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Bethel, who was famous for a hatchet-face, was among the fair spectators: "What a shame it is," quoth the wit, "to turn her face to the prisoners before they are condemned!" Terrible, indeed, was that instrument to those men, who had in the heat of battle so gallantly met sword and blunderbuss. The slow, sure approach of the day of the scaffold was a thousand times worse than the roar of cannon. Lord Cromarty was pardoned, solely, it was said, from pity for his poor wife, who was at the time of the trial far advanced in pregnancy. It was affirmed that the child born had a distinct mark of an axe on his neck. Credat Judæus! Walpole used to say that Selwyn never thought but à la tête tranchée, and that when he went to have a tooth drawn, he told the dentist he would drop his handkerchief by way of signal. Certain it is that he did love an execution, whatever he or his friends may have done to remove the impression of this extraordinary taste. Some better men than Selwyn have had the same, and Macaulay accuses Penn of a similar affection. The best-known anecdote of Selwyn's peculiarity relates to the execution of Damiens, who was torn with red-hot pincers, and finally quartered by four horses, for the attempt to assassinate Louis XV. On the day fixed, George mingled with the crowd plainly dressed, and managed to press forward close to the place of torture. The executioner observing him, eagerly cried out, "Faites place pour Monsieur; c'est un Anglais et un amateur; or, as another version goes, he was asked if he was not himself a bour"Non, Monsieur," he is said to have answered, "je n'ai pas cet honneur; je ne suis qu'un amateur." The story is more than apocryphal, for Selwyn is not the only person of whom it has been told; and he was even accused, according to Wraxall, of going to executions in female costume. George Selwyn must have passed as a "remarkably fine woman," in that case.


It is only justice to him to say that the many stories of his attending executions were supposed to be inventions of Sir Charles Hanbury Williams, another wit, and of Chesterfield, another, and a rival. In confirmation, it is adduced that when the former had been relating some new account, and an old friend of Selwyn's expressed his surprise that he had never heard the tale before, the hero of it replied quietly, "No wonder at all, for Sir Charles has just invented it, and knows that I will not by contradiction spoil the pleasure of the company he is so highly entertaining."

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Wit has been called "the eloquence of indifference;" no one seems ever to have been so indifferent about every thing but his little daughter, as George Selwyn. He always, however,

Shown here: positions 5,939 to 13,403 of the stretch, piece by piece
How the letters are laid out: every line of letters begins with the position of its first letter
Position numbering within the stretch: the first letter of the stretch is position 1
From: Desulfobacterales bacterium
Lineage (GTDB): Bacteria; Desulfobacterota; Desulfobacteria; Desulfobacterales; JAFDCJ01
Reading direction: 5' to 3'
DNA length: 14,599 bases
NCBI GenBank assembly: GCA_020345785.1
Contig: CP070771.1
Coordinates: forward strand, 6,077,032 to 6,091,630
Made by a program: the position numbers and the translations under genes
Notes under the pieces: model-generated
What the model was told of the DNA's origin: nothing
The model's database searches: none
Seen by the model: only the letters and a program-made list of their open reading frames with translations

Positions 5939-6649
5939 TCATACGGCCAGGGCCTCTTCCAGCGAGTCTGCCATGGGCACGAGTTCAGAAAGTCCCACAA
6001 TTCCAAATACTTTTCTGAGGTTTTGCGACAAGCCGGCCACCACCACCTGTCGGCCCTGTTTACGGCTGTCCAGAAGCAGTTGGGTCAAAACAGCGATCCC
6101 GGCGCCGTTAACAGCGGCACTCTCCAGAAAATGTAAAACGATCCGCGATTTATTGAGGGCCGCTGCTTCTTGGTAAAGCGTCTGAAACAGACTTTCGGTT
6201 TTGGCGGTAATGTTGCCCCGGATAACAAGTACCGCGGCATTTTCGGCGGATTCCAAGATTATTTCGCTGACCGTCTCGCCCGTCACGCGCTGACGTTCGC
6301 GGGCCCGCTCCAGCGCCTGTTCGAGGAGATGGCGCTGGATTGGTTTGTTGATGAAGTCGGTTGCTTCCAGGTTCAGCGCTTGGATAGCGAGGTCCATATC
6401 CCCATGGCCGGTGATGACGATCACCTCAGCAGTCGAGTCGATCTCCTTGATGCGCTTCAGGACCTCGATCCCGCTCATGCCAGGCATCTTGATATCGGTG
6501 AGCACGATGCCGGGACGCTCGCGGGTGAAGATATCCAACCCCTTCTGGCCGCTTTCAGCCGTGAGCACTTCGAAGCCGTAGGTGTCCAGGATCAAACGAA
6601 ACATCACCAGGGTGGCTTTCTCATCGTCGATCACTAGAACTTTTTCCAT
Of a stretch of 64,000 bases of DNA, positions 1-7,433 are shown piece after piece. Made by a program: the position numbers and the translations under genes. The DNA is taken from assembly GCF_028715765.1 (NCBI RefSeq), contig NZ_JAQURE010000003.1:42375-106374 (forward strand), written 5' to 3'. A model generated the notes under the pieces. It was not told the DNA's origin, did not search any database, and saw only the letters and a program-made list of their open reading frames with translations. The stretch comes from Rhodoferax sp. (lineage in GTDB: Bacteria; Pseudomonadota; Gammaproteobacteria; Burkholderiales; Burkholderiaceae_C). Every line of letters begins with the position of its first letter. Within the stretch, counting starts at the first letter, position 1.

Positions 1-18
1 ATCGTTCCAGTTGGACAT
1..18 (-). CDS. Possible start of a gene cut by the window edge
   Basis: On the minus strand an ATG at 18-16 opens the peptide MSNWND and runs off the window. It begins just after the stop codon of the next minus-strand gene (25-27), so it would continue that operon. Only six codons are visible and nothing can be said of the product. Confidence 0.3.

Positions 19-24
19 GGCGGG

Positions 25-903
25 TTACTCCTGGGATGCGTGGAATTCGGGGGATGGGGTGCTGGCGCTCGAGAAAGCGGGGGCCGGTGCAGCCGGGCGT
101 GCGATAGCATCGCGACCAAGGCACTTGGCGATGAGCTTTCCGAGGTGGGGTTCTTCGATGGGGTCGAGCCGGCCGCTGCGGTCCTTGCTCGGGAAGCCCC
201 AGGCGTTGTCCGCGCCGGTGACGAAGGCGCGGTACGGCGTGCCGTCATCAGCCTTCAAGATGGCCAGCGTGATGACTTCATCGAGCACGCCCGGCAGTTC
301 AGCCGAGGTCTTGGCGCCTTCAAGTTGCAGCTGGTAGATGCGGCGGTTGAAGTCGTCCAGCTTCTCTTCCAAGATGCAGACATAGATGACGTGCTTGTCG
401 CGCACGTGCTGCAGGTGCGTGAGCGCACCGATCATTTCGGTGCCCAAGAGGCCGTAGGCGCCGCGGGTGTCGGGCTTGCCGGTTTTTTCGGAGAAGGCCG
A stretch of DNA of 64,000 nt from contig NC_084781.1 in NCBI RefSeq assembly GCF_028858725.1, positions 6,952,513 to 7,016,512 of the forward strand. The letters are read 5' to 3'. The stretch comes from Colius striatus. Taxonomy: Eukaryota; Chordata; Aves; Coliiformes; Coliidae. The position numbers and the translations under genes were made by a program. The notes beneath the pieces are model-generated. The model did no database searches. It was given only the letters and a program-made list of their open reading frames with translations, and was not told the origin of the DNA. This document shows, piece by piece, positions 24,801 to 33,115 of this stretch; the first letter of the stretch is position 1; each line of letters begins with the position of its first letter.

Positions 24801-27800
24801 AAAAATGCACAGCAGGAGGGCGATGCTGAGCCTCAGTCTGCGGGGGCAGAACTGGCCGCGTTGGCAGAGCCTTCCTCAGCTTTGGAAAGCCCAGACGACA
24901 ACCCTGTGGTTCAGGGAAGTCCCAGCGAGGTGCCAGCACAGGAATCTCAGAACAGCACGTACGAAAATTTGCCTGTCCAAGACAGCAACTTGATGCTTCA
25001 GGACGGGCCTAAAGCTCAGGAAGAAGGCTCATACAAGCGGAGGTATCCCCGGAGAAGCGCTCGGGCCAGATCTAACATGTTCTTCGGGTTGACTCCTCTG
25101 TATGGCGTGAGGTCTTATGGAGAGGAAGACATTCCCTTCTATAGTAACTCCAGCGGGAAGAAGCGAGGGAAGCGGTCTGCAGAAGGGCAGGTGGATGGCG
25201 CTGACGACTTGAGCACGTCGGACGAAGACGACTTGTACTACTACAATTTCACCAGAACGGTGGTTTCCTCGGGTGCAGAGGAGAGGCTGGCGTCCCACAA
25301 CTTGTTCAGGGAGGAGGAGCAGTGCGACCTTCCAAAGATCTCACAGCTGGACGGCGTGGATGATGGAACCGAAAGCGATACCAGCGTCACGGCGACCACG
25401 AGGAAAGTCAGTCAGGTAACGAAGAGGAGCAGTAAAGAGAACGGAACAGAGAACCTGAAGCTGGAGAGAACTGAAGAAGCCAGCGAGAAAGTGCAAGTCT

took up the joke, and when asked why he had not been to see one Charles Fox, a low criminal, hanged at Tyburn, answered, quietly, "I make a point of never going to rehearsals."

Selwyn's love for this kind of thing, to believe his most intimate friend, Horace Walpole, was quite a fact. His friend relates that he even bargained for the High Sheriff's wand, after it was broken, at the condemnation of the gallant Lords, but said, "that he behaved so like an attorney the first day, and so like a pettifogger the second, that he would not take it to light his fire with."

The State Trials, of course, interested George more than any other in his eventless life: he dined after the sentence with the celebrated Lady Townshend, who was so devoted to Lord Kilmarnock

"Pitied by gentle minds, Kilmarnock died"-JOHNSON.

that she is said to have even staid under his windows, when he was in prison; but he treated her anxiety with such lightness that the lady burst into tears, and "flung up stairs." "George," writes Walpole to Montagu, "coolly took Mrs. Dorcas, her woman, and bade her sit down to finish the bottle. 'And pray,' said Dorcas, 'do you think my lady will be prevailed upon to let me go and see the execution? I have a friend that has promised to take care of me, and I can lie in the Tower the night before.' Could she have talked more pleasantly to Selwyn ?"

His contemporaries certainly believed in his love of Newgatism; for when Walpole had caught a housebreaker in a neighbor's area, he immediately dispatched a messenger to White's for the philo-criminalist, who was sure to be playing at the Club any time before daylight. It happened that the drawer at the "Chocolate-house" had been himself lately robbed, and therefore stole to George with fear and trembling, and muttered mysteriously to him, "Mr. Walpole's compliments, and he has got a housebreaker for you.' Of course, Selwyn obeyed the summons readily, and the event concluded, as such events do nine times out of ten, with a quiet capture, and much ado about nothing.

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The Selwyns were a powerful family in Gloucestershire, owning a great deal of property in the neighborhood of Gloucester itself. The old colonel had represented that city in Parliament for many years. On the 5th of November, 1751, he died. His eldest son had gone a few months before him. This son had been also at Eton, and was an early friend of Horace Walpole and General Conway. His death left George sole heir to the property, and very much he seemed to have needed the heritage.



The property of the Selwyns lay in the picturesque district of the Northern Cotswolds. Any body who has passed a day in the dull city of Gloucester, which seems to break into any thing like life only at an election, lying dormant in the intervals, has been glad to rush out to enjoy air and a fine view on Robin Hood's Hill, a favorite walk with the worthy citizens, though what the jovial archer of merry Sherwood had to do with it, or whether he was ever in Gloucestershire at all, I profess I know not. Walpole describes the hill with humorous exaggeration. "It is lofty enough for an alp, yet is a mountain of turf to the very top, has wood scattered all over it, springs that long to be cascades in many places of it, and from the summit it beats even Sir George Littleton's views, by having the city of Gloucester at its foot, and the Severn widening to the horizon." On the very summit of the next hill, Chosen-down, is a solitary church, and the legend saith that the good people who built it did so originally at the foot of the steep mount, but that the Virgin Mary carried up the stones by night, till the builder, in despair, was compelled to erect it on the top. Others attribute the mysterious act to a very different personage, and with apparently more reason, for the position of the church must keep many an old sinner from hearing service.